The call for an international ban on lethal autonomous weapons systems also fails to take account of geopolitical reality that is currently prevailing in international relations. International weapons regulation is feasible only when there is a shared political interest among states. The current geopolitical climate is not conducive to any inter-government agreement that constrains each state’s ability to exploit the potential that autonomous systems will bring to their strategic and operational advantage.
Even in the event where a treaty is adopted to ban lethal autonomous weapons systems, such an instrument will be either so ambiguous that it does not have any meaningful impact in regulating state behavior or, worse, stifles technological developments that bring many humanitarian benefits to future battlefields. Its effectiveness will also be limited because many states investing heavily in this technology are unlikely to agree with such a ban.
It is plausible that civil society groups call on some states to adopt a treaty ban, but it will not be legally binding on those that are not party to it. For those states that agree to the ban or adopt self-restraint as a matter of policy, it means that they will be deprived of opportunities to access this technology, which could be decisive in a future conflict where the speed and accuracy of warfighting is critical.
Although the debates around lethal autonomous weapons systems are often framed as humanitarian issues, we should not lose sight of the significant humanitarian benefits that these systems are expected to bring to the battlefield. Indeed, AI-enabled weapon system autonomy has the great potential to mitigate the risk of human error as an additional oversight tool to assist targeting operations.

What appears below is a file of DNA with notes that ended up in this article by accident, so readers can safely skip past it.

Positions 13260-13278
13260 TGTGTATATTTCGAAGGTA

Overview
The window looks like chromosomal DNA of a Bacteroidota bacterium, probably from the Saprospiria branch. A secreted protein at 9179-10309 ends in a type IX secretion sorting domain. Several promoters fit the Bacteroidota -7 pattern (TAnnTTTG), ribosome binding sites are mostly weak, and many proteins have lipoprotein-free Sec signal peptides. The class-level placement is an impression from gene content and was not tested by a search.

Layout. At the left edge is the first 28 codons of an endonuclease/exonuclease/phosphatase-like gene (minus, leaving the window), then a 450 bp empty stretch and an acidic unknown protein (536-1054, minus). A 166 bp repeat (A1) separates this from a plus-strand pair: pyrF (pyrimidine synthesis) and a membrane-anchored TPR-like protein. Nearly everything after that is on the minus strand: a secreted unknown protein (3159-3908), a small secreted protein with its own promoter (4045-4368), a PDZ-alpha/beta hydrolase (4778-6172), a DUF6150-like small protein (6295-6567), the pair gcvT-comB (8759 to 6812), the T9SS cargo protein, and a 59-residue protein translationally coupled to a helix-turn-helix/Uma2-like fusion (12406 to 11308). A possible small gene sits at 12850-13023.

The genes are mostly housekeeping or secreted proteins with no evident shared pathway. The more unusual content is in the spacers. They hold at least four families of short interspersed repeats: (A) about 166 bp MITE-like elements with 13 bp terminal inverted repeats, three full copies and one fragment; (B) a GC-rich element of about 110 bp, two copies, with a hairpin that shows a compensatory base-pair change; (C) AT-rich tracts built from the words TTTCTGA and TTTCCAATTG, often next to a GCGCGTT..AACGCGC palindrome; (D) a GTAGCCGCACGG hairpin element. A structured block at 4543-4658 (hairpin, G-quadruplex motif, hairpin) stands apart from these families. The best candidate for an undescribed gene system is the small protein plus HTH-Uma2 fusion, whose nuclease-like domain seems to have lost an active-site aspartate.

For example, on-board sensors feeding real-time images and information-sharing in swarms will provide additional technological means to verify military targets. This could enable autonomous systems to suspend the attack maneuver when those sensors detected the presence of civilians or mismatch of target information.
Further, their close combat capabilities reduce the need to use high explosives as the means of delivering lethal effects. Compared to conventional munitions, autonomous systems will enable more accurate and surgical attacks with significantly reduced concern about collateral damage. A ban on lethal autonomous weapons systems will prevent the development of these technological means to reduce incidental civilian casualties.
In our view, it is these humanitarian benefits that should be emphasized in promoting the application of artificial intelligence in various ways to enhance the accuracy of weapons systems and reduce civilian casualties caused. And these technological means to minimize human casualties will become even more important as the speed of warfighting accelerates due to technological advances.
Hitoshi Nasu is a Professor of Law at the United States Military Academy, West Point and a Senior Fellow at the Stockton Center for International Law at the United States Naval War College.
Colonel Christopher Korpela is an Associate Professor and Director of the Robotics Research Center at the United States Military Academy, West Point.
The thoughts and opinions expressed are those of the authors alone and do not necessarily represent those of the U.S. Military Academy, U.S. Naval War College, the U.S. Government or any of its agencies.